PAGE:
Source: Mies’s Collages Up Close and Personal

“The Significance of Facts”: Mies’s Collages Up Close and Personal (Neil Levine) – Notes

  • Mies chose the pictorial medium of collage as the one best suited to his expressive purposes
  • The readymade images were not neutral in political/cultural terms
  • Method of appropriation and application implicit in collage technique soon informed the system of structural expression he developed in his IIT buildings
  • Became his way of characterizing/representing “the will of the epoch”
  • Convention Hall Collage
    • 3’ x 4’ collage
    • produced to illustrate what the building might actually look like when in use
    • Franz Schulze:  “Mies’s motive in making the collage must have been more poetically representational than technically instructive”
    • Made of 3 horizontal bands
    • Single vertical element (American flag) hanging near left edge
    • Republican imagery for a city controlled by Democrats
    • Collaged imagery condensed a visual representation of core symbolic moment of American democratic political process
    • Most powerful political statement of architecture in Cold War era
    • Blurs boundaries between modern technology and modern mass culture – submerges crowd of people beneath deep walls and roof structure

mies_convention hall collage

  • Clement Greenberg’s phrase “homeless representation” – somewhere between abstraction and traditional illusionism
  • Continuing effort by Mies to pomote an architecture of geometric abstraction as expression of collective ideas/technological prowess of new National Socialist state (classical representation favored by Hitler)
  • Concert Hall Collage
    • Created by pasting colored paper and reproduction of Maillol sculpture over interior of assembly plant photo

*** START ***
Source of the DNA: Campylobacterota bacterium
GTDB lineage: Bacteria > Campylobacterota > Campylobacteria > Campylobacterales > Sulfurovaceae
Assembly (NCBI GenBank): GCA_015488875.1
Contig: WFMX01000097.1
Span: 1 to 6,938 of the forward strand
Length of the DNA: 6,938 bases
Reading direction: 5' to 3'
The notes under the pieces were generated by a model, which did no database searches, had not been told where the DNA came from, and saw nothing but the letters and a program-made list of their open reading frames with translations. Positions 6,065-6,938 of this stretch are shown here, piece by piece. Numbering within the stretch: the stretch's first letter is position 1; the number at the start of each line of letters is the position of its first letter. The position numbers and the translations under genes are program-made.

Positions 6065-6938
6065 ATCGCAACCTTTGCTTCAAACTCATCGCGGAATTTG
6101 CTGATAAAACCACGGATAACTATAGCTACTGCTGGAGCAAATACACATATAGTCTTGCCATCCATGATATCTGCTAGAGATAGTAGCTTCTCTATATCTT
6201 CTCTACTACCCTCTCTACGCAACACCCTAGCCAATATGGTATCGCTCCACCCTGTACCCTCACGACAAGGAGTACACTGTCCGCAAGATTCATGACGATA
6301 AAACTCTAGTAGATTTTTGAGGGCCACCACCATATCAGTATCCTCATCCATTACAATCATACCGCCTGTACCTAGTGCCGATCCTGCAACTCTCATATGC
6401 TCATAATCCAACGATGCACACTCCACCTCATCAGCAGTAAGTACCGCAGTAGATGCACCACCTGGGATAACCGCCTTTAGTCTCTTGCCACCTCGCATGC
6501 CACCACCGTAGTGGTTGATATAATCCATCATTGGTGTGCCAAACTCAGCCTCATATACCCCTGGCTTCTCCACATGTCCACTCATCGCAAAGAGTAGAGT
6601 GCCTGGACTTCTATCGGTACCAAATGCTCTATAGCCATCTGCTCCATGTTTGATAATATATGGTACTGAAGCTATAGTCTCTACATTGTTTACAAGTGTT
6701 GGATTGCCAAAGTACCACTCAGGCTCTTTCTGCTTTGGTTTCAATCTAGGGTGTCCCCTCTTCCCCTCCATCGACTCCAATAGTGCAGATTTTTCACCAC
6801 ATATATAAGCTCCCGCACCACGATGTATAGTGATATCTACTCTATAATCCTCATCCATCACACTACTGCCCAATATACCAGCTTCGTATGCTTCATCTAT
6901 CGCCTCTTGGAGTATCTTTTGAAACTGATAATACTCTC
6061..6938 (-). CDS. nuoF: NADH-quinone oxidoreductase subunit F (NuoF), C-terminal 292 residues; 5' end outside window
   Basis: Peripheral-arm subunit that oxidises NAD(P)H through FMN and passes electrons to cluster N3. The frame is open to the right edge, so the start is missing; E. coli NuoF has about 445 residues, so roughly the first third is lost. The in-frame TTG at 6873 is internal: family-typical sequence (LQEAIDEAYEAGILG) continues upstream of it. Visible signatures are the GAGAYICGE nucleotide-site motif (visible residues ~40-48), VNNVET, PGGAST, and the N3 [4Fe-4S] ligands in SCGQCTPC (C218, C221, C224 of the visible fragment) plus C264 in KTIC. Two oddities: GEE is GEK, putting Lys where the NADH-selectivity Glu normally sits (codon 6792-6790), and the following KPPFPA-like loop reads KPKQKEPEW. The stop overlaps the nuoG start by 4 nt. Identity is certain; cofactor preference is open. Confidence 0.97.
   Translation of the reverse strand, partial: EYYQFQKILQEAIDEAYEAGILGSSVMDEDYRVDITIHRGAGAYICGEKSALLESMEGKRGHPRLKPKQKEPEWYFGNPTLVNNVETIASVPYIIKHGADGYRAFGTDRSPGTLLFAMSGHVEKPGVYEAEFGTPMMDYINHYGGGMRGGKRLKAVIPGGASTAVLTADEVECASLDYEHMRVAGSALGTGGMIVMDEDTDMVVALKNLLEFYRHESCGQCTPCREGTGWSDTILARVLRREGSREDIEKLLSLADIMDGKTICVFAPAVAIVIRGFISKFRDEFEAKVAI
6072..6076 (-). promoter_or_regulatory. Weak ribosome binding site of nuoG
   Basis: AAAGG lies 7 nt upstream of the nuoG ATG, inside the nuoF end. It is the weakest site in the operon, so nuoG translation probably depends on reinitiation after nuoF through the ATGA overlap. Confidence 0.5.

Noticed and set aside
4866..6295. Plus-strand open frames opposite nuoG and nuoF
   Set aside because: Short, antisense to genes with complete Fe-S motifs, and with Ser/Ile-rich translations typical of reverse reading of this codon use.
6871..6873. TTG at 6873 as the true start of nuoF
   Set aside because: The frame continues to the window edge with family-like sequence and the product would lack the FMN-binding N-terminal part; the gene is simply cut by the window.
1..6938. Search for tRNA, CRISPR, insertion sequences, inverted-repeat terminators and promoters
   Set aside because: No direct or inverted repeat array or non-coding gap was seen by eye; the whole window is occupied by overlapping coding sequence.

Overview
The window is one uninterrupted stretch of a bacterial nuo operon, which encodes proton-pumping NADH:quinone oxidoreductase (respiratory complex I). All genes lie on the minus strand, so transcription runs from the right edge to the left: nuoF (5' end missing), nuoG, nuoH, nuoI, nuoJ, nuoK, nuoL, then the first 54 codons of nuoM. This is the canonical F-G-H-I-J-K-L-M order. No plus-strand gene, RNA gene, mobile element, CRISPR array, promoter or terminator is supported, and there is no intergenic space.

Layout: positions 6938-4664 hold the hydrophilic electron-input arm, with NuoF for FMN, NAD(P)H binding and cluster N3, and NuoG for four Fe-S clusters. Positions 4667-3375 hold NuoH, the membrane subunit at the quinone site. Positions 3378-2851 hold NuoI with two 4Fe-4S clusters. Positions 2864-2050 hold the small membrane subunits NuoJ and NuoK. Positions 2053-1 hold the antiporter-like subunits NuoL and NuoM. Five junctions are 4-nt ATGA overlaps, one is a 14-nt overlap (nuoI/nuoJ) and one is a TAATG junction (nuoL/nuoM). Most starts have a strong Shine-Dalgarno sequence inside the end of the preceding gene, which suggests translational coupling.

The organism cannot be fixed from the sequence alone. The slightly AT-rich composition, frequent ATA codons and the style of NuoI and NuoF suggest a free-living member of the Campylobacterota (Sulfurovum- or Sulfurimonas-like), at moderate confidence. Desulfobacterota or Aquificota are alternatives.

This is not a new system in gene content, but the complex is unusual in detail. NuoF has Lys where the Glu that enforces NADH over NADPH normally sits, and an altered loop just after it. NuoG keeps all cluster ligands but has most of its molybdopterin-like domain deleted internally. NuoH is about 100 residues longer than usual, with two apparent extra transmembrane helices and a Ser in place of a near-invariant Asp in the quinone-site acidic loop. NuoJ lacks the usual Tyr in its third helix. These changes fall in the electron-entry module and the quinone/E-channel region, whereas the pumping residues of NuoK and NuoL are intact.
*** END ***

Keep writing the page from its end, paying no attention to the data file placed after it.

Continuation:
• “space eddies in all directions among interior planes of subaqueous weightlessness” (Johnson)
    • “here interior columns have been eliminated.  They are replaced by a vast steel truss of the sort used in airplane hangars or factories…Mies suspends completely separate wall and ceiling planes”
    • instead of designing the building himself, used a photo of one already built, into which he inserted his spatial arrangement and iconographic treatment through collage
    • building as an “assisted readymade” (Duchamp phrase)
    • unlike Resor House and Museum collages of paper, this was a gradual/deliberate process of negation (erasing, defacing, masking evidence)
    • image of self-absorption that defines a zone of silence within an interior of machine toold, motors, metalworking
    • elements of collage erase almost all evidence of war

mies_concert hall (kahn image)

  • His work underwent significant change by being rendered through collage
  • American collages had physical imprint of real-world elements, speaks of search to construct a new practice/identity, profound change
  • Resor House (Jackson Hole, WY)
    • Two collages – one looking south, one north
    • Collages are perspectives seen from living room that bridges the stream
    • Compositions of cut and paste photos that sandwich the room
    • Compress the space into a strange, depthless void
    • Foreground becomes background and vv
    • Architecture as construction disappears in this “photographic tabula rasa”
    • Sense of disorientation, displacement – physically reinforced by play on distance/perspective
    • Singular drama of the scene – seems like nothing else is there but the mountains
    • Spatial discontinuity, sense of alienation contrasts with Mies’s earlier designs

mies_resor house 1

mies_resor house 3mies_resor house 2

  • Difference b/w seamless continuity of the drawing and abrupt transitions/dislocations of the collage